We've had a lot worse than a n00b like you. Don't worry, you're nothing to me, so my decision wouldn't be affected. :lol:

Kidding aside, How many judges are there and what is the "maxium capapcity" of judges? Are their an odd number of judges to avoid deadlocks? What font color do judges deliver no's in?

Only Shnabubula used font colors regularly when judging. There's no max limit of judges, though I don't see us ever going higher than 12. There's no requirement for an odd number of Js; djp can break a tie (e.g. 6Y/6N) or virtual tie (e.g. 6Y/5N) regardless of the number of judges.

How often do the judges themselves find time to work on mixes in between Real Life and judging? How inclined would they be to collaborate with n00bs in an attempt to help bring their mixes and skills up to snuff?

Not a musician, but in terms of working with n00bs, lack of time generally means we don't have time to do loads of 1-on-1 help with people.

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Yeah, of all the judges I'm *probably* the most accessible in terms of the amount of time I spend on IRC and on the forums, but these days it's definitely tough for me to give any one-on-one help aside from possibly listening to your track and pointing you towards resources. These days I just have an insane amount of projects and things I want to do. I feel good if I can do 3-4 mixes a year now, though I'd like to get back into it more.

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Do you all have a job that has something to do with mixing or music in general ? Or is music just a hobby for you ?

Before he fell off the net, the late, great former judge Graylightning seemed to be making progress in that direction. If I remember correctly (and I may not be :P ), he had started working at a music studio about the time I lost track of him.

Can anyone confirm that? It's been awhile. ;)

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* Active and constructive involvement in the community. Specifically we look for people that regularly spend time in the Reviews and WIP forums, as well as ReMixing and #ocrwip.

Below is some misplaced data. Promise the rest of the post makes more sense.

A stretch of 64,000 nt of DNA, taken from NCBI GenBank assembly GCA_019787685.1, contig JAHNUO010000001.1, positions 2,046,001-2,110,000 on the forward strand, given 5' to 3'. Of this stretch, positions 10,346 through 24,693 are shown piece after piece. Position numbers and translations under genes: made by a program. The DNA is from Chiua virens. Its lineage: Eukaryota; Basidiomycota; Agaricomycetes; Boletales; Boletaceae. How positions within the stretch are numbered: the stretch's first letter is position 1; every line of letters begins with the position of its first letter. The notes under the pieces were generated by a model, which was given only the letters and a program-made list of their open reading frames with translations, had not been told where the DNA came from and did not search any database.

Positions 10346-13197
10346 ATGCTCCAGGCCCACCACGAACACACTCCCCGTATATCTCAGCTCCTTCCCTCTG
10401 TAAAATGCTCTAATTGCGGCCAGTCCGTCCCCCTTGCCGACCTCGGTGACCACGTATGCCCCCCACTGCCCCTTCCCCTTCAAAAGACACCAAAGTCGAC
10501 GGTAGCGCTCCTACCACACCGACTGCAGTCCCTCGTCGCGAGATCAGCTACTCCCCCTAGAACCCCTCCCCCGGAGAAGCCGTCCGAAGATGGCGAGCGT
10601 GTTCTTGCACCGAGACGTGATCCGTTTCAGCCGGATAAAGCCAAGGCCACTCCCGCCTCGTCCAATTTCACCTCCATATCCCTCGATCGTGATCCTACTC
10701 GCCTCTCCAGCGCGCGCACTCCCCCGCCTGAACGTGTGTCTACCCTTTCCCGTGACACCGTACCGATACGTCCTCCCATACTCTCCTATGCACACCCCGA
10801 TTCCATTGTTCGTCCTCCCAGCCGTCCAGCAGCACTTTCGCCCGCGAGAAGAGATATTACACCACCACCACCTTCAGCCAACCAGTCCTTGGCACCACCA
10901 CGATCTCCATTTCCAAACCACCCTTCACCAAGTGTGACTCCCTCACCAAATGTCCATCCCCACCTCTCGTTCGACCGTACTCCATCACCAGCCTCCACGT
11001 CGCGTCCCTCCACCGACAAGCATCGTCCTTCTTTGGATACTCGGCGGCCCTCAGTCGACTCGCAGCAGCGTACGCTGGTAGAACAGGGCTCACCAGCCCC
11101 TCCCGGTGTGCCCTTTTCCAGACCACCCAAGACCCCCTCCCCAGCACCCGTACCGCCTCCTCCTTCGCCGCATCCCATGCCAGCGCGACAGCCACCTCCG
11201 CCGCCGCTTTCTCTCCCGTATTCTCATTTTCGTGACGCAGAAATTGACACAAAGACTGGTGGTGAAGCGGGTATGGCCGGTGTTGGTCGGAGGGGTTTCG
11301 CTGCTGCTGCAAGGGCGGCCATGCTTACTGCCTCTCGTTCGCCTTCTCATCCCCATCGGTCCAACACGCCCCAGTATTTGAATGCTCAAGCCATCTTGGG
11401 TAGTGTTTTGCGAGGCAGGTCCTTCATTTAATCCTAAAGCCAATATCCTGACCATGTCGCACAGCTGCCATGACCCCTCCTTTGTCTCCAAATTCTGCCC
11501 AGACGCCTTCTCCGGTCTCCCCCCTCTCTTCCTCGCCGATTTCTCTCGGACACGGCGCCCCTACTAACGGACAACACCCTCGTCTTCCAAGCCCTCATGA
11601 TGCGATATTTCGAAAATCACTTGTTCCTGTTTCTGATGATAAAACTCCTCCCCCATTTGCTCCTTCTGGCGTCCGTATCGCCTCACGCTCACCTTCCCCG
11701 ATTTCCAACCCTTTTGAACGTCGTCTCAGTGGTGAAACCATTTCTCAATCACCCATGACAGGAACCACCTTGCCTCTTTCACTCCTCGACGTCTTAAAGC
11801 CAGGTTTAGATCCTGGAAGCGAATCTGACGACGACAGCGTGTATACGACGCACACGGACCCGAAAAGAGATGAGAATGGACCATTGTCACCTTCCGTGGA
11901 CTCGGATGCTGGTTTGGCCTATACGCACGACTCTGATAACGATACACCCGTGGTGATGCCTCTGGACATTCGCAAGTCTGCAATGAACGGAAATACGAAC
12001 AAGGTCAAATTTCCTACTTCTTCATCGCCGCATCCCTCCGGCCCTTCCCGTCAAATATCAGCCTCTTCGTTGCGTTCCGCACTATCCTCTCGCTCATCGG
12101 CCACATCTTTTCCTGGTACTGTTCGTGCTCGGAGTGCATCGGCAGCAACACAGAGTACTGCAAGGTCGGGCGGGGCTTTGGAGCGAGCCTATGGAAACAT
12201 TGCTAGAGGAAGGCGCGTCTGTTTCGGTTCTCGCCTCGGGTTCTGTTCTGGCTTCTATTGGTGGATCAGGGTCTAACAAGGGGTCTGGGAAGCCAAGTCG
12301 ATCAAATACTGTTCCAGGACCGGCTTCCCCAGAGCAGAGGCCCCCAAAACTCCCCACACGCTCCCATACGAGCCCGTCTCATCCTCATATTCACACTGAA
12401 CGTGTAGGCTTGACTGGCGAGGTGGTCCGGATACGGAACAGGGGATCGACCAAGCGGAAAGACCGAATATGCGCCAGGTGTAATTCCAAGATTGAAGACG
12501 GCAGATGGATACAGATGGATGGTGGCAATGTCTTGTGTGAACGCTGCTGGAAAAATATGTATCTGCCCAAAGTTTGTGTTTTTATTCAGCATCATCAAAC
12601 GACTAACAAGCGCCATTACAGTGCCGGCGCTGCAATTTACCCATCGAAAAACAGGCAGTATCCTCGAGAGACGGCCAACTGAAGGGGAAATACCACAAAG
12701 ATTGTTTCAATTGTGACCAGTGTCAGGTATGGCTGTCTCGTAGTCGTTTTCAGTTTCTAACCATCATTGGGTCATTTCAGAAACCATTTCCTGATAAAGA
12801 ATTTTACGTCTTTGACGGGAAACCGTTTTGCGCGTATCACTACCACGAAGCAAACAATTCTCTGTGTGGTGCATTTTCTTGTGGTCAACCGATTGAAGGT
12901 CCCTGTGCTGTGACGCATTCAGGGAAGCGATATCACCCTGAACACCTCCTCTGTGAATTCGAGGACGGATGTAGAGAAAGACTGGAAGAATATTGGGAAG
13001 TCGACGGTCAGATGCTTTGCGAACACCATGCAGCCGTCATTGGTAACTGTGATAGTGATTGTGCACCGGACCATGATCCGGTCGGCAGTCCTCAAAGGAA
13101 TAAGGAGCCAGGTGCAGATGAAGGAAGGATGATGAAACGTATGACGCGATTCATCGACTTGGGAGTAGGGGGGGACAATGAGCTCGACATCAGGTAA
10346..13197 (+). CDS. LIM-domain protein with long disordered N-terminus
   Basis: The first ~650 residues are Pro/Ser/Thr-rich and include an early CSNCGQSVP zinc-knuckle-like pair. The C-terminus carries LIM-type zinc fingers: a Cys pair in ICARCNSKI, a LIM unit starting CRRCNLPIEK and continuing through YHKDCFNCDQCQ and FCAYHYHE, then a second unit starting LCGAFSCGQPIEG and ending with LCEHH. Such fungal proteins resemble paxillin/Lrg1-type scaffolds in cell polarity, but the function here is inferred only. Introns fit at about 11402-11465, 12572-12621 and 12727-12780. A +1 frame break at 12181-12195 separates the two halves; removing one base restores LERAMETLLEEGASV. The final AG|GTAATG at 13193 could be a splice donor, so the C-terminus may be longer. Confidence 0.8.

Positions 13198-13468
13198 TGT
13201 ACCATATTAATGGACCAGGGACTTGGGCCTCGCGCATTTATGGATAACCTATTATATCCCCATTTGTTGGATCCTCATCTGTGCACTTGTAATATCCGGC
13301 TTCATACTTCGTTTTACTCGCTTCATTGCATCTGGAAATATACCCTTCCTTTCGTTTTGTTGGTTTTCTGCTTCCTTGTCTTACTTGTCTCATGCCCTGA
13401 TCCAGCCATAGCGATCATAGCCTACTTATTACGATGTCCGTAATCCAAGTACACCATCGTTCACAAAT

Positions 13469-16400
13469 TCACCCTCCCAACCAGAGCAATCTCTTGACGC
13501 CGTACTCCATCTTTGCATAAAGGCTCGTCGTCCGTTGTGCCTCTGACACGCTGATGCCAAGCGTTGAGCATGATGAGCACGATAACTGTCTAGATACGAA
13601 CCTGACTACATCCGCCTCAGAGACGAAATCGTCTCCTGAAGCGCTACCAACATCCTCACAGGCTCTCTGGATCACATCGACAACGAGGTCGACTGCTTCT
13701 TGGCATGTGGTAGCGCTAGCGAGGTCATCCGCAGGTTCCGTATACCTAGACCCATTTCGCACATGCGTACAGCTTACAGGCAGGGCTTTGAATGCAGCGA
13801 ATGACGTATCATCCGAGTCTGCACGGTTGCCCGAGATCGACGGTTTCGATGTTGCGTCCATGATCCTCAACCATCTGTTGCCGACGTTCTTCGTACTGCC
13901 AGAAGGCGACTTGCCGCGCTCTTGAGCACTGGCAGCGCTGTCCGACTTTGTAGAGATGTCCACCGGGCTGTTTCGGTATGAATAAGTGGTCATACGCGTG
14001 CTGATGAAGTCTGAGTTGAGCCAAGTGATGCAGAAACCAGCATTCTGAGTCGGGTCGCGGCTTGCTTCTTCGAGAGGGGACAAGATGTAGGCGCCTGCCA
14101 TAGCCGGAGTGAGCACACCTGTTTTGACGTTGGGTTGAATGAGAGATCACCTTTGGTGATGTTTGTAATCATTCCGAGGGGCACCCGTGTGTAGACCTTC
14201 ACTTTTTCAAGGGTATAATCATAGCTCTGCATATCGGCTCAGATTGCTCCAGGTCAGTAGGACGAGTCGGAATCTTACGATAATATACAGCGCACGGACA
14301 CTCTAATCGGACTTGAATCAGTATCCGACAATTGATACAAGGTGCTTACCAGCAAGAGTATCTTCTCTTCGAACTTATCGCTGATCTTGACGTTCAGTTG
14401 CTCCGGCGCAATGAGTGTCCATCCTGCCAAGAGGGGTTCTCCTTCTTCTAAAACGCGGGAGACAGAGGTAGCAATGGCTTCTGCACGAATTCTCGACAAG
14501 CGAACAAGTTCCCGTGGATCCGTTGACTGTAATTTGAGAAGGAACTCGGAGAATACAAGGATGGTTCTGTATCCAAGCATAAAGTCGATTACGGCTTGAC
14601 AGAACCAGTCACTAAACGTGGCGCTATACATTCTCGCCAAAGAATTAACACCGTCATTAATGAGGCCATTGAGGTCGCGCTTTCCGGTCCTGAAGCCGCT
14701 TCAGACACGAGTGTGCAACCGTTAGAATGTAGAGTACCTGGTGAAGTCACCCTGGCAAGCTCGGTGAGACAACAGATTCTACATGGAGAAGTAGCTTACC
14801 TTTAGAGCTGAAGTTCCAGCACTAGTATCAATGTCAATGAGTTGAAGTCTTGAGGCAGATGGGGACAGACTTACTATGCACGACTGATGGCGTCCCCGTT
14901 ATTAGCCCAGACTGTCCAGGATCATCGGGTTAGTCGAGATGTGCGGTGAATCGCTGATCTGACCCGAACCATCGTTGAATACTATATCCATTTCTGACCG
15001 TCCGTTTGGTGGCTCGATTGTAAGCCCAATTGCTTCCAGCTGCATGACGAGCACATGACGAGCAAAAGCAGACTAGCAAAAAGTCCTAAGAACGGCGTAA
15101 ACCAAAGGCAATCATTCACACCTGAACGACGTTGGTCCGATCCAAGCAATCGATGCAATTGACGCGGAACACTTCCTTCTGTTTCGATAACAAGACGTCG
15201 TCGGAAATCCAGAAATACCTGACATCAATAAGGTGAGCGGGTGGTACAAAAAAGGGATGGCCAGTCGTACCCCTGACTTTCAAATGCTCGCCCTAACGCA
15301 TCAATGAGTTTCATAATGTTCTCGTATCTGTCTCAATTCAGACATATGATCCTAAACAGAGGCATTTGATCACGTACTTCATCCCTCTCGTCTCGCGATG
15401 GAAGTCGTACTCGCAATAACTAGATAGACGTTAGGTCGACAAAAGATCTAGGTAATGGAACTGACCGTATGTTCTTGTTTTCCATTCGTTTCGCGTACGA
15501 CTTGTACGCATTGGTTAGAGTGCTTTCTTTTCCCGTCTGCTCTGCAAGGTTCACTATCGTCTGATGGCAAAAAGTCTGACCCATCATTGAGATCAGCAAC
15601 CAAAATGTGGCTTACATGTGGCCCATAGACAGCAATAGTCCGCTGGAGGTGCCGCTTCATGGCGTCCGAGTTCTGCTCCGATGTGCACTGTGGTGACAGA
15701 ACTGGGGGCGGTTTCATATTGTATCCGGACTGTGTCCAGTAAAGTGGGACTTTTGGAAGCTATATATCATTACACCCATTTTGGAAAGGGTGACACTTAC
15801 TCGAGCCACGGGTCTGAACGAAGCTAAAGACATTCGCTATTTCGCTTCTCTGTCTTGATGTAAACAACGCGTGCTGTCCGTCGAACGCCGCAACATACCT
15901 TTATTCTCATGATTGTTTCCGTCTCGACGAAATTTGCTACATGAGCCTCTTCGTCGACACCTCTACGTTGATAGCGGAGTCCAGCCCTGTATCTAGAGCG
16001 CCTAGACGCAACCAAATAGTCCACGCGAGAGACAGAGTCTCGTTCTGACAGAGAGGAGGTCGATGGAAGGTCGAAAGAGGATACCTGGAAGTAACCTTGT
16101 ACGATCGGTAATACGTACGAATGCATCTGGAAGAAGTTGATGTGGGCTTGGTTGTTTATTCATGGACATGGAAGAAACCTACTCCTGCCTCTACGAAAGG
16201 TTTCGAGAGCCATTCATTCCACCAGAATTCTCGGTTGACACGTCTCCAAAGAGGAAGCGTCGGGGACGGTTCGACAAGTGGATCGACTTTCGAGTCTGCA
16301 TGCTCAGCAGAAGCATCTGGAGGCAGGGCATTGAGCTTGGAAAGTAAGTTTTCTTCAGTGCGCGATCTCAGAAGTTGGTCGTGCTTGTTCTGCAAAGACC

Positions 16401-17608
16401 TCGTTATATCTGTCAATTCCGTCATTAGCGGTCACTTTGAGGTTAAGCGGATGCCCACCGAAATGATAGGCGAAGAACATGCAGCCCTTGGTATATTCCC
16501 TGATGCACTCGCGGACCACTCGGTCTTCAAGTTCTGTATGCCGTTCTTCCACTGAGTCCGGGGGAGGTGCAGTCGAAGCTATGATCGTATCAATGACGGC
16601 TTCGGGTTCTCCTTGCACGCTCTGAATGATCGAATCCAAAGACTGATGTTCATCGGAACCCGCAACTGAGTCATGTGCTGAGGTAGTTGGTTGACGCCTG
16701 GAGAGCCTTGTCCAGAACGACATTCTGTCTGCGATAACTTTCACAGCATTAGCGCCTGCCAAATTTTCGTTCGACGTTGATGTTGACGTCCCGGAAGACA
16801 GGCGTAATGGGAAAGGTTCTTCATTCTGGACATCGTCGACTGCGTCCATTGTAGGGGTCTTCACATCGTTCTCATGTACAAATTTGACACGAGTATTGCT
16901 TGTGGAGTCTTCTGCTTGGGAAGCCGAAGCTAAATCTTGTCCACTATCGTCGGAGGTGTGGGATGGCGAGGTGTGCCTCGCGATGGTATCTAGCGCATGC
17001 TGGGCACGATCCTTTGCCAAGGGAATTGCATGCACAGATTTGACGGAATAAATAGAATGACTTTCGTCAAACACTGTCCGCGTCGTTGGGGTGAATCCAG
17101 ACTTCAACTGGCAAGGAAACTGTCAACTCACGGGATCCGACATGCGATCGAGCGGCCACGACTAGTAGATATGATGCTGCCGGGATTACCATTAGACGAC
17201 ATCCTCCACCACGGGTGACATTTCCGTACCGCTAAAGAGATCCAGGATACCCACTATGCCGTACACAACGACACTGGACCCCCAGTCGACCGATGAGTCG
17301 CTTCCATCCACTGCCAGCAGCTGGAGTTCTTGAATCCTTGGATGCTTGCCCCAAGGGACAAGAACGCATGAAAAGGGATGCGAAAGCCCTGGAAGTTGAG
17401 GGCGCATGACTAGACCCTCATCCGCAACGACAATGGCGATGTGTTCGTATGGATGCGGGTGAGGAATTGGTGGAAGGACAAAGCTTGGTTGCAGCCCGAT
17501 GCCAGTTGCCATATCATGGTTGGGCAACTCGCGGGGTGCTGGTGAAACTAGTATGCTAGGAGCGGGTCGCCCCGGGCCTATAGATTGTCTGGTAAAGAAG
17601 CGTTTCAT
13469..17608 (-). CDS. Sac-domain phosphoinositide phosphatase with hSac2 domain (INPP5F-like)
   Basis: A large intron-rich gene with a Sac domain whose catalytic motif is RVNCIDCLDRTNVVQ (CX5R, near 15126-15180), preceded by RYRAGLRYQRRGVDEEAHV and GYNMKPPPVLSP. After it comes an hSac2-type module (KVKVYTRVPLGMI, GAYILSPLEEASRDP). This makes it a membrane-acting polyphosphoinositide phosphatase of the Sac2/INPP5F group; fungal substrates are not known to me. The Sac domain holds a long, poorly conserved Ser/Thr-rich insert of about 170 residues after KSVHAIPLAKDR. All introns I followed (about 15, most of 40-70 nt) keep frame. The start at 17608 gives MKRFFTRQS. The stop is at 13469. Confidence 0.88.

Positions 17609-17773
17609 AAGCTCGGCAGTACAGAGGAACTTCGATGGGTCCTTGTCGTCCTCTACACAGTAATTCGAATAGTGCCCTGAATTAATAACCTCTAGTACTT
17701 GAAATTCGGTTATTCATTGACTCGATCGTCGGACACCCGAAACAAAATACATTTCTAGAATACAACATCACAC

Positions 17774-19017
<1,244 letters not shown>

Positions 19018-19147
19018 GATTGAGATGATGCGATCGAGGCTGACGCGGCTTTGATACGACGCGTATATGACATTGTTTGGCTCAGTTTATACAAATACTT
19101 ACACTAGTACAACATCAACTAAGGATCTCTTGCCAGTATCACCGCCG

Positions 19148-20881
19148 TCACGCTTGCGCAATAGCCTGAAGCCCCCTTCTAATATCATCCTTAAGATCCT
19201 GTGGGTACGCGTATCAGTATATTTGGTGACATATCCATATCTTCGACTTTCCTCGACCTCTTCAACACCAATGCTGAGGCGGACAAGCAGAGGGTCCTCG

aww daym, now we're gonna be flooded by judge wannabes...

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Before he fell off the net, the late, great former judge Graylightning seemed to be making progress in that direction. If I remember correctly (and I may not be :P ), he had started working at a music studio about the time I lost track of him.

Can anyone confirm that? It's been awhile. ;)

yes he was working at a studio as a sort of technicology consultant/tech engineer. then he moved to somewhere in the middle of nowhere becuase of working in Nashville i believe.

he really should update everyone someday.

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Probably my biggest pet peeve is when first time submitters write a fuggin' novel about the remix they threw together in FL in 6 hours. They write 4 paragraphs about playing the game for the first time at age 7. They mention the names of everyone who listened to earlier drafts. They thank God, and their parents. And after all of this they suck profusely. There's nothing that calls down the fire (as far as my votes are concerned) like a longass pretentious submission email.

JJT, eat a dick. ;)

aww daym, now we're gonna be flooded by judge wannabes...

Come on now V, it'll be fun :3

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This question may broach some sensitive behind-the-scenes material so I'm not expecting you guys to answer, but I was wondering why certain judges like Shnabubula, Harmony, and Israfel left or were removed from the panel. Being a hardcore theory geek, I always enjoyed reading Shnabubula's write-ups. I always wondered if perhaps he was deemed unsuitable as a judge because his feedback was too technical for most remixers? Harmony and Israfel seemed to provide a good balance between technical and more accessible comments, so they were two of my favorites as well.

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Do you all have a job that has something to do with mixing or music in general ? Or is music just a hobby for you ?

Both zircon and pixietricks are students ramping up for music careers, and AFAIK the majority of their income comes from music at this point.